Dear Lifehacker, My company has work-from-home employees, directors and contractors spread throughout Australia. When we have a document that requires multiple signatures, I ask each person to sign, scan and email their own copy back to me. Common sense would suggest that the collection of each of these individually signed (but otherwise identical) documents equals one fully signed document. But what does the law say about this, if anything? And is there a better way to do this? Thanks, Signing Off
Dear Signing Off,
I am not a lawyer, and depending on the sensitivity and impact of the documents you're referring to, you might want to seek specific legal advice. One problem with your system is that while you have all the documents and could probably muster a case , none of the signatories have that option — all they have is their own copy. If I've signed a document, I'd like to have a copy that matches the final version, and know who else is involved/committed. (That would definitely be the case if I was signing a document as a director.)
What strikes me about the system that you have is that, legal issues aside, it isn't terribly efficient, especially if everyone is printing, signing, scanning and resending. I'd suggest a different approach: sending a PDF document to one person, getting them to sign it electronically and return it to you, then passing it on to the next person. That way you'll end up with a single document with all the signatures (which you can then send to everyone involved if you wish).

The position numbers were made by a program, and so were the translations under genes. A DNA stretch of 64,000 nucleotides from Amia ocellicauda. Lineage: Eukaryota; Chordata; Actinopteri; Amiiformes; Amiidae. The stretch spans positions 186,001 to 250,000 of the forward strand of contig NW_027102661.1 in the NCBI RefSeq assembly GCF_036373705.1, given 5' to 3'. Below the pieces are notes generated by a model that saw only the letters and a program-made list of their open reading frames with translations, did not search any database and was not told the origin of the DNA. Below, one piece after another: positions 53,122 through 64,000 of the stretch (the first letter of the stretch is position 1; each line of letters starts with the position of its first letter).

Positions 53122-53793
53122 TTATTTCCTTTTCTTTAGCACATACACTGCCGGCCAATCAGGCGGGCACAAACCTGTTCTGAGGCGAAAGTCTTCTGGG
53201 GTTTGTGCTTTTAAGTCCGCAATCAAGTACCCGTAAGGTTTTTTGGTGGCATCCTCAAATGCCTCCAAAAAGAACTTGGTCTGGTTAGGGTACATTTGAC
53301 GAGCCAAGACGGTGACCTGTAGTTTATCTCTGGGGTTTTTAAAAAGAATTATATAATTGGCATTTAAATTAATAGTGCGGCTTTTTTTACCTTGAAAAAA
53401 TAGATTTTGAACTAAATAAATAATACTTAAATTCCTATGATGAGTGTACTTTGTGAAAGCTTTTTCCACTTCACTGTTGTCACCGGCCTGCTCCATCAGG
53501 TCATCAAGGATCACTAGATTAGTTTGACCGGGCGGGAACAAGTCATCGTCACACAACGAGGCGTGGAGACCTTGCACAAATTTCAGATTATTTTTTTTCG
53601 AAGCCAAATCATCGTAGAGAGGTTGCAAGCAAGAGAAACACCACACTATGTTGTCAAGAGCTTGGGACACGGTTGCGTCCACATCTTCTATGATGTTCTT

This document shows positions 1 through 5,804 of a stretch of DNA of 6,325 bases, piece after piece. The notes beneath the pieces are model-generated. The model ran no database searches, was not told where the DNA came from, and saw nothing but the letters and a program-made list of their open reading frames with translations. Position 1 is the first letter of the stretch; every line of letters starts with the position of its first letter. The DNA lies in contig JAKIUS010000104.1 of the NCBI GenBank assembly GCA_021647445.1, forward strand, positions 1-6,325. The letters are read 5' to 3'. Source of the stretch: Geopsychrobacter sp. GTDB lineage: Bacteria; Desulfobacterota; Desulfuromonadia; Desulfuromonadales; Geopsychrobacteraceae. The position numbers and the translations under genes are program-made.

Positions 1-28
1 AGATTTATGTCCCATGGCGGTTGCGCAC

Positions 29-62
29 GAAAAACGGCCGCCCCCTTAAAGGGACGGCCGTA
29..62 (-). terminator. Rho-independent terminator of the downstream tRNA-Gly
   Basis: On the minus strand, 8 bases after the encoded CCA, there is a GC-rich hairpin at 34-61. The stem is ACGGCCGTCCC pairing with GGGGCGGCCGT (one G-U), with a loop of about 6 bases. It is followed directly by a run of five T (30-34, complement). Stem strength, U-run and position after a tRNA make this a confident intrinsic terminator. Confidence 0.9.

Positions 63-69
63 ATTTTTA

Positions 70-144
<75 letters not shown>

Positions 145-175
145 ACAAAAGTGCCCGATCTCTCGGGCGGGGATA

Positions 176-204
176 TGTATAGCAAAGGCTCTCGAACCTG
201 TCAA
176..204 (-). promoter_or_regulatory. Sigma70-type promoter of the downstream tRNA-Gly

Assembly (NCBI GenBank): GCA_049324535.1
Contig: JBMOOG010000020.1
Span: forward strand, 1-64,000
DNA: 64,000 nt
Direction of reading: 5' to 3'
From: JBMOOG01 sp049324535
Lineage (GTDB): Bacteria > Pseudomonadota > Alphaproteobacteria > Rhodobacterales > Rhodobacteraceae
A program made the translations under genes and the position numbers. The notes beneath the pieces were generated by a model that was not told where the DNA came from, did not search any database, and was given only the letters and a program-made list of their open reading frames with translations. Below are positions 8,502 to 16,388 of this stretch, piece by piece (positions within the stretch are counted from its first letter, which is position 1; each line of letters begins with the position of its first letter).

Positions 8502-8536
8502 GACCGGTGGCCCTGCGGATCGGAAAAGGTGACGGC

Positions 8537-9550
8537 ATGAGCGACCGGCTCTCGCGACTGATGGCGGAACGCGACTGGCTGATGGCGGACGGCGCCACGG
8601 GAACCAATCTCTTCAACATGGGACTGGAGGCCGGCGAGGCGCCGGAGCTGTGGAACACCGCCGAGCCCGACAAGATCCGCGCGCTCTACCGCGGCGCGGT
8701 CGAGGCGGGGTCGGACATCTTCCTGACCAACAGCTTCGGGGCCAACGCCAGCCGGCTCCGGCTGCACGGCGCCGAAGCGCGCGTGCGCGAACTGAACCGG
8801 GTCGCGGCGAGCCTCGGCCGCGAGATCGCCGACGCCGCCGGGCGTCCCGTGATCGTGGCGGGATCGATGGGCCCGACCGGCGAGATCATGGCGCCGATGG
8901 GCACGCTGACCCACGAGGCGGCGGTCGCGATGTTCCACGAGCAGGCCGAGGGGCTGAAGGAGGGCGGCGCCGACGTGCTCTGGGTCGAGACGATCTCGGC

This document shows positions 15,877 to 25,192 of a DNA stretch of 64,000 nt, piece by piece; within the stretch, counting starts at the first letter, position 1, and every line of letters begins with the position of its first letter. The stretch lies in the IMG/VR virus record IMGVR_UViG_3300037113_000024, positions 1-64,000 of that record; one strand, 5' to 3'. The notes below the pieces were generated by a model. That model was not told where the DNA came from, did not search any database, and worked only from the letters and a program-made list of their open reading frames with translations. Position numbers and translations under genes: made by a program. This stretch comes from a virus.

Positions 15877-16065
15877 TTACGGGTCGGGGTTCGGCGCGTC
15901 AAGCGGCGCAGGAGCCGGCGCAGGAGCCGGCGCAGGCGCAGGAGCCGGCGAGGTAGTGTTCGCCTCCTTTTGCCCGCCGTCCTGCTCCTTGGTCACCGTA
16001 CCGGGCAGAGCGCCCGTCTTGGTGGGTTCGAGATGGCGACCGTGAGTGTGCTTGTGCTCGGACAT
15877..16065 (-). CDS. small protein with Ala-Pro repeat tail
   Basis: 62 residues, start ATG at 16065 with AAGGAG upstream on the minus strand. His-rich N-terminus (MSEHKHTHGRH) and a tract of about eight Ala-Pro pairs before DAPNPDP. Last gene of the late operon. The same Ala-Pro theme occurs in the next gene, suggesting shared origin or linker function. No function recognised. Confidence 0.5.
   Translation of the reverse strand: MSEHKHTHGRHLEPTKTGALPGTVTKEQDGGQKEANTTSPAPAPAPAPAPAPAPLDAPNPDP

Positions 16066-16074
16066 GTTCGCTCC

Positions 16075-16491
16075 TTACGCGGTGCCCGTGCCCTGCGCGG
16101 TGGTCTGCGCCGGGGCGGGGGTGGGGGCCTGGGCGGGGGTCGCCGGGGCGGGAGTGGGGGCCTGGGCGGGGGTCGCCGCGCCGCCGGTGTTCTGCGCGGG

This is admittedly more work for you, since you can't send a single email with attachments, but it's less work for everyone else, since no scanning is involved. It also means you have just one definitive version of the document, not multiple copies.
This doesn't mean you have to spend a fortune on software. Nitro Reader, one of our favourite PDF packages, includes a built-in Signature mode which lets you stamp a signature directly onto a PDF (as well as editing it to add the date of the signature).
If you're regularly dealing with highly complex documents, you might want to invest in a proper workflow management system, but that's overkill for smaller organisations.
Got your own question you want to put to Lifehacker? Send it using our contact tab on the right.